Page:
Allowing global temp rise above 1.5C could be catastrophic: Scientists

China, Saudi Arabia and Russia have so far resisted focussing on the 1.5C limit, instead arguing that the 2015 Paris Agreement suggested that countries must hold temperatures well below 2C

Scientists say that if we let the temperatures to go above 1.5C then climate change would be irreversible.

The 2015 Paris Agreement set a realistic target of limiting global temperature rise to 2 degrees C above pre-industrial levels and ideally to 1.5 degrees C. Several countries believe the target of 1.5 degrees C is unrealistic and unattainable, however, scientists say it is very much possible, provided counties do not treat it as “an arbitrary political construct that can be haggled over”.

Leaders of G-20 (world’s 20 most powerful counties) meet in Rome on Sunday (October 31) from where they will fly to Glasgow for Conference of Parties (COP26), starting November 1. Their most important task would be to construct a common thought which aims at holding temperature rise to 1.5C — a physical limit to the warming the planet can safely absorb. However, this is not possible without the cooperation of all member nations, especially those reluctant to cut their emissions.

Johan Rockström, the director of the Potsdam Institute for Climate Impact Research and one of the world’s foremost climate scientists, told The Guardian that the 1.5C target was realistic. “A rise of 1.5C is not an arbitrary number, it is not a political number. It is a planetary boundary,” he said.

Advertisement



Also read: Do cyclones only affect life & property? Time to assess impact on nature, society

Scientists say that if we let the temperatures to go above 1.5C then climate change would be irreversible. It may result in Arctic ice melting and deep impact on Gulf Stream, which would rapidly raise temperatures.

Besides warming oceans, it could destroy biodiversity hotspots, agriculture fields and flood small islands and low-lying coastal areas. Rockström debunked theories that limiting temperature rise to 1.5C is impossible: “[Staying within] 1.5C is achievable. It is absolutely what we should be going for,” he told The Guardian.

China, Saudi Arabia and Russia have so far resisted focussing on the 1.5C limit, instead arguing that the 2015 Paris Agreement suggested that countries must hold temperatures “well below” 2C while “pursuing efforts” to stay within 1.5C.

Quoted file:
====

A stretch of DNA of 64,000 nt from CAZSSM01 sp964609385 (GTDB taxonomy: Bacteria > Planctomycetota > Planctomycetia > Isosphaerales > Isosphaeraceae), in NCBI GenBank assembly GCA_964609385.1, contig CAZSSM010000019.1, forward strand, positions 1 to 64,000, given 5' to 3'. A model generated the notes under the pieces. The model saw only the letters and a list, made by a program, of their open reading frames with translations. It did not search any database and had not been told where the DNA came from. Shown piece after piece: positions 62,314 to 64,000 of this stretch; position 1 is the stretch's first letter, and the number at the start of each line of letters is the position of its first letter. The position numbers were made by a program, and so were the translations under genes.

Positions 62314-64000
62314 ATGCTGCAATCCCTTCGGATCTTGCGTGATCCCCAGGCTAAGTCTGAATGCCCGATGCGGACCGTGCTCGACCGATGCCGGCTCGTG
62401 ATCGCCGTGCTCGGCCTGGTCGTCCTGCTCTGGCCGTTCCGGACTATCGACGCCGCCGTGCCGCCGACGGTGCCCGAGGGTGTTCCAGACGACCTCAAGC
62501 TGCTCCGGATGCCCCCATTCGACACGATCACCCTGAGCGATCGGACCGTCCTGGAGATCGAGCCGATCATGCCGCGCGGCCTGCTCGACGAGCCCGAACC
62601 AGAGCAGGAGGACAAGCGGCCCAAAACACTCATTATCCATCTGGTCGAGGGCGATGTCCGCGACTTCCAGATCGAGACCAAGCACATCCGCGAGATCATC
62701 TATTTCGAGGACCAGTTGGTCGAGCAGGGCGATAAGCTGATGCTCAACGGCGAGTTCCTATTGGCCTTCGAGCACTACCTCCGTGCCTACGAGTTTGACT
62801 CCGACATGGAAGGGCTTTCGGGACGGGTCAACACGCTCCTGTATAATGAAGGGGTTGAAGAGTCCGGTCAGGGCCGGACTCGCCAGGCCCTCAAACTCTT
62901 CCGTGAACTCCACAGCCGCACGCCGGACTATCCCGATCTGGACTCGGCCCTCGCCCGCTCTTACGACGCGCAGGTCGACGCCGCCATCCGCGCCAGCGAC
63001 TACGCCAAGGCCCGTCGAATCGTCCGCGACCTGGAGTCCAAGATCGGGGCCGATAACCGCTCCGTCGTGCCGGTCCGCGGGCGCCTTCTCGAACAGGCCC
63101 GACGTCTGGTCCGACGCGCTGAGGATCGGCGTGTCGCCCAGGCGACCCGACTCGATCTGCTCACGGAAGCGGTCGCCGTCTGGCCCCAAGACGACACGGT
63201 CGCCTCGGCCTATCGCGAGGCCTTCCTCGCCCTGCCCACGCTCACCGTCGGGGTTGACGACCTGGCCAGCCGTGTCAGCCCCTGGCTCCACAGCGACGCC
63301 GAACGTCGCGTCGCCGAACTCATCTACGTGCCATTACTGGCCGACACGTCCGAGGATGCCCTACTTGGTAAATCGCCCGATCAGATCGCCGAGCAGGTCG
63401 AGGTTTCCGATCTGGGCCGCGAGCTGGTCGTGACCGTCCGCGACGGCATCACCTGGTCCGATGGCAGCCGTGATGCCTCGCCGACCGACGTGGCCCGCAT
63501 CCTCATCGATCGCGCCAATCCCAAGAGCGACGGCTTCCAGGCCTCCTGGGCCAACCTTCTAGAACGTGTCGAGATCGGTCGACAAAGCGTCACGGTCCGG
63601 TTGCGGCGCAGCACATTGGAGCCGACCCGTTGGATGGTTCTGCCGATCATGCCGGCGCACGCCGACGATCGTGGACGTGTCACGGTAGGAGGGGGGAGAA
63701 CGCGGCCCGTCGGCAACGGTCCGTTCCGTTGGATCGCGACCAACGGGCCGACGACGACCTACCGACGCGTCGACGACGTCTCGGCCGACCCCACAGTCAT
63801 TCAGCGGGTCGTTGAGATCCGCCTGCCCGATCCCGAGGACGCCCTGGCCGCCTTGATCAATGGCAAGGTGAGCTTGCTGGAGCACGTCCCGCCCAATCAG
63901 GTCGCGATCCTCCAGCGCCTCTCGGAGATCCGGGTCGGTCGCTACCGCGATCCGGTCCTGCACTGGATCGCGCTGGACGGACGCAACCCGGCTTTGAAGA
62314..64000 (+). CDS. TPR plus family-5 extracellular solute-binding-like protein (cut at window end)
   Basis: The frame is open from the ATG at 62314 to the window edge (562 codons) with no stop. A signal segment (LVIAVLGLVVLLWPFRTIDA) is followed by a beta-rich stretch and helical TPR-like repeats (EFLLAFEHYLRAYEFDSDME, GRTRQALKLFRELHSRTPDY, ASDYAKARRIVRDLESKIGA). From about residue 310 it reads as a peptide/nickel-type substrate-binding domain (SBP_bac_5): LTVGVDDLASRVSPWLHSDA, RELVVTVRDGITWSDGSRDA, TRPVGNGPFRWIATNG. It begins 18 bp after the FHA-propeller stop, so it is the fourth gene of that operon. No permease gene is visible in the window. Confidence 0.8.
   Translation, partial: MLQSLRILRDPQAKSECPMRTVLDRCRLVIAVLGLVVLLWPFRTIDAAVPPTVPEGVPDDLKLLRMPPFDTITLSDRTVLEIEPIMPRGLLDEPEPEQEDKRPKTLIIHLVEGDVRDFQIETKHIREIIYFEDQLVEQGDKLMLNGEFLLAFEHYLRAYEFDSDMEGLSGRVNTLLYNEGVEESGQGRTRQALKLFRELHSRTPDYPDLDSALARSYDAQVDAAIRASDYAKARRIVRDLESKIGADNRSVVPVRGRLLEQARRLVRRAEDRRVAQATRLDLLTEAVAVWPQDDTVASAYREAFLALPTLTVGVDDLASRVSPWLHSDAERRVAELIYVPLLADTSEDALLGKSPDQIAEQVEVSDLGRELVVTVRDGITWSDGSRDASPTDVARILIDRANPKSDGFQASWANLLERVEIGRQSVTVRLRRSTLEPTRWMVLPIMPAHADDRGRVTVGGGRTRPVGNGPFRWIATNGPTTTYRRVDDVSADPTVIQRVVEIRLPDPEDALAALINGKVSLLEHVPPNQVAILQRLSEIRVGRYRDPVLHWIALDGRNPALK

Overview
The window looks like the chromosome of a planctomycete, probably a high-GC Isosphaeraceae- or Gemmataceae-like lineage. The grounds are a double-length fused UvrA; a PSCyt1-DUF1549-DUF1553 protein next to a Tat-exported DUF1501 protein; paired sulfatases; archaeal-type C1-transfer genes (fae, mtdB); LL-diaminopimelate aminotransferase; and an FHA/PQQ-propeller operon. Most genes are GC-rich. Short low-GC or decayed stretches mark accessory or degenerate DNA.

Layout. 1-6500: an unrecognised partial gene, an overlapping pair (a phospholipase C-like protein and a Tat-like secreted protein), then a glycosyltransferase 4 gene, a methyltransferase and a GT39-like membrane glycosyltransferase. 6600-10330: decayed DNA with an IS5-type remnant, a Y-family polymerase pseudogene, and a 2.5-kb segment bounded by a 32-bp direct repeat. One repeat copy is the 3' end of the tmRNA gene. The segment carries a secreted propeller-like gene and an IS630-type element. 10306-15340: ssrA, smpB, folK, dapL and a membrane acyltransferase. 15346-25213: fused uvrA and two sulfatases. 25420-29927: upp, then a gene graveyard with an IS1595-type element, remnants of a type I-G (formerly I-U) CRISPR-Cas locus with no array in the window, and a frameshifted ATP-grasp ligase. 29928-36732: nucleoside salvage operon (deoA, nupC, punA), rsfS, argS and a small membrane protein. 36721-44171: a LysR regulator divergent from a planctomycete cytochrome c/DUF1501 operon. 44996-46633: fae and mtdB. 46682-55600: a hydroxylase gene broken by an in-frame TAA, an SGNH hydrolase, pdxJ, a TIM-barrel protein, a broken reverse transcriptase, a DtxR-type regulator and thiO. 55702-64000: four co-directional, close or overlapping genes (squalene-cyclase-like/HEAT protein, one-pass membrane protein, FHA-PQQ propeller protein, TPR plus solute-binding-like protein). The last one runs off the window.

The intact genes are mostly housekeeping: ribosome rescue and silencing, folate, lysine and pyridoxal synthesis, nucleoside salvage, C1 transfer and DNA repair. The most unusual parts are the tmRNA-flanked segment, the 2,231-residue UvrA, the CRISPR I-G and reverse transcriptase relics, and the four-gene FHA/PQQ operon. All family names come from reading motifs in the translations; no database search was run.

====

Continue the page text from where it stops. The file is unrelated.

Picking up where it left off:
Research, however, belies their theory, making it amply clear that if temperatures do rise by more than 1.5C, the results will be severely damaging and irreversible.

The belief of two degrees as the safe threshold for warming has gained grounds over the years from the first recorded mention by economist William Nordhaus in 1975.

Also read: How will warming planet affect India and ways to minimise impact

By mid 90s, most European nations were convinced that they only need to limit global temperature rise to 2C. By 2010, the standard was accepted even by the UN. Small island nations and low-lying countries did not agree though. They argued that by doing so the world is allowing their lands to get submerged in sea waters as higher temperatures caused more ice to melt and the seas to expand. Later scientists too gave enough evidence to suggest that stopping temperatures from rising beyond 1.5C would give these island nations a realistic chance of surviving the climate catastrophe.

Mark Maslin, a professor of Earth systems science at University College London, told The Guardian: “The report by the Intergovernmental Panel on Climate Change (IPCC) published in 2018 made the science very clear: there are significant climate impacts all round the world even if we limit warming to 1.5C. These results were fully supported by the very latest 2021 IPCC science report.”

Climate science shows that the negative effects of temperature fluctuations between 1.5C and 2C are already visible in the form of heatwaves, flooding and extreme weather.

CATCH US ON: